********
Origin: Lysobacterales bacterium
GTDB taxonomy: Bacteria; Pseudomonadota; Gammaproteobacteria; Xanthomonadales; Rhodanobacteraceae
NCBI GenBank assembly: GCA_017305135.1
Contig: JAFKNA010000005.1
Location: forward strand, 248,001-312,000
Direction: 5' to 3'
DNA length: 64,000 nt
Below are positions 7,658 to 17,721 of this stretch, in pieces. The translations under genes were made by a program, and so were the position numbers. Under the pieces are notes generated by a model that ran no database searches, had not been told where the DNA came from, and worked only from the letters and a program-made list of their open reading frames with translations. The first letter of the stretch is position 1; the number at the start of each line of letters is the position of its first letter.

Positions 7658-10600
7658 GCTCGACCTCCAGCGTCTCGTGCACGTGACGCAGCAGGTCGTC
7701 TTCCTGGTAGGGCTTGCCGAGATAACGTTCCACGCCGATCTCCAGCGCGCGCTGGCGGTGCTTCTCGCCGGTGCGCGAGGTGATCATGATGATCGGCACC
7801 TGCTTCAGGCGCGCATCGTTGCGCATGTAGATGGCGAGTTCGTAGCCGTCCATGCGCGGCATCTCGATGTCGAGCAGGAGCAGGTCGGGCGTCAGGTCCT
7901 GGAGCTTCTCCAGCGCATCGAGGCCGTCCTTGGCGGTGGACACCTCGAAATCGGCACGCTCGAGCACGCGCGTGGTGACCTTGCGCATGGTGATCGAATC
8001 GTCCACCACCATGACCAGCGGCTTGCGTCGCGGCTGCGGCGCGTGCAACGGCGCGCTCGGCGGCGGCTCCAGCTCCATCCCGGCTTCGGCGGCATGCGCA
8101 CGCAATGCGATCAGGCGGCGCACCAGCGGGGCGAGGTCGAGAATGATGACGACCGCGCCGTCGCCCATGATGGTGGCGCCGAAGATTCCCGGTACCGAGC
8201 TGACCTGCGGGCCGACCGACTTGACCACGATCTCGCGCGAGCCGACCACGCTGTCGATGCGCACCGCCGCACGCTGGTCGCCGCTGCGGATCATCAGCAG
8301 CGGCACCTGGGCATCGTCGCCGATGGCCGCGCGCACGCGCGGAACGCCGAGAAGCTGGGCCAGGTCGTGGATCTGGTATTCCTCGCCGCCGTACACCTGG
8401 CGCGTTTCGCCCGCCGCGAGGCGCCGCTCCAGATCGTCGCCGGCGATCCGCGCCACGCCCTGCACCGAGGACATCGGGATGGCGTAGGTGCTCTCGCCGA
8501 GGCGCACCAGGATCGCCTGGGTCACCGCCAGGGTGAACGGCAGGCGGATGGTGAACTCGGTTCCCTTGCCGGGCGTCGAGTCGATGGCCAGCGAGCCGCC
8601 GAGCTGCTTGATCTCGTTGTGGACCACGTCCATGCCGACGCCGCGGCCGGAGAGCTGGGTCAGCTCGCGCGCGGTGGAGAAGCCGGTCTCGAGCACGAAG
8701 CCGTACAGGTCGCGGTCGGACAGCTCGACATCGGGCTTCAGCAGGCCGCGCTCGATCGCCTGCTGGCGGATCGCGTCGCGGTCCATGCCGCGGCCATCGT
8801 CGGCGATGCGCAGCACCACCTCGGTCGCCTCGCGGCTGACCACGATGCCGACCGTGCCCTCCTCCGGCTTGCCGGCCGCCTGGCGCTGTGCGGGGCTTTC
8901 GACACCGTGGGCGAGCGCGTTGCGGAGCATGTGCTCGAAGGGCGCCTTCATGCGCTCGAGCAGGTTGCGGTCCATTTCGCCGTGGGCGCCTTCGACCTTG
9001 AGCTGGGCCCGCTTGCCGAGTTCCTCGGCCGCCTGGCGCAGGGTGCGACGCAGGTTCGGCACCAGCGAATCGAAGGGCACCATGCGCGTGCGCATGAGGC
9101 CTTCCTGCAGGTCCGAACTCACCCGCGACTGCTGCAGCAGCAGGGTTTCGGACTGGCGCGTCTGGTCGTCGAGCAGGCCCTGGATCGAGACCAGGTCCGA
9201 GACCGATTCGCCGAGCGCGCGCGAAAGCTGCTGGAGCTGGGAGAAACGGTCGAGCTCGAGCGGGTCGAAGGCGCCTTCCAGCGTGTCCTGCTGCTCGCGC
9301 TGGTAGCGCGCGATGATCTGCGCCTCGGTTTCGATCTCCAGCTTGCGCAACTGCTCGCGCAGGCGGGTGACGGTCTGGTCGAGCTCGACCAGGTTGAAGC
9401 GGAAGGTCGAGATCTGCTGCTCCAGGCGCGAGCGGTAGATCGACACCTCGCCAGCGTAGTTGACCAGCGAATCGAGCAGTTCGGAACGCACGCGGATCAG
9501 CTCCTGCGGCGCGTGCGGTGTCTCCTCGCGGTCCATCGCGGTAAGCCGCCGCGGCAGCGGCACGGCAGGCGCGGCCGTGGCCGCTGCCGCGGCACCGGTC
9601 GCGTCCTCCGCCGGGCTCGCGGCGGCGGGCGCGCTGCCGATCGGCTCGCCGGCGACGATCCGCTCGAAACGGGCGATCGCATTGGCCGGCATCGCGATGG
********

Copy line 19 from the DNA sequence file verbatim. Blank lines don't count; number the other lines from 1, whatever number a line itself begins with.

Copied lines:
8501 GGCGCACCAGGATCGCCTGGGTCACCGCCAGGGTGAACGGCAGGCGGATGGTGAACTCGGTTCCCTTGCCGGGCGTCGAGTCGATGGCCAGCGAGCCGCC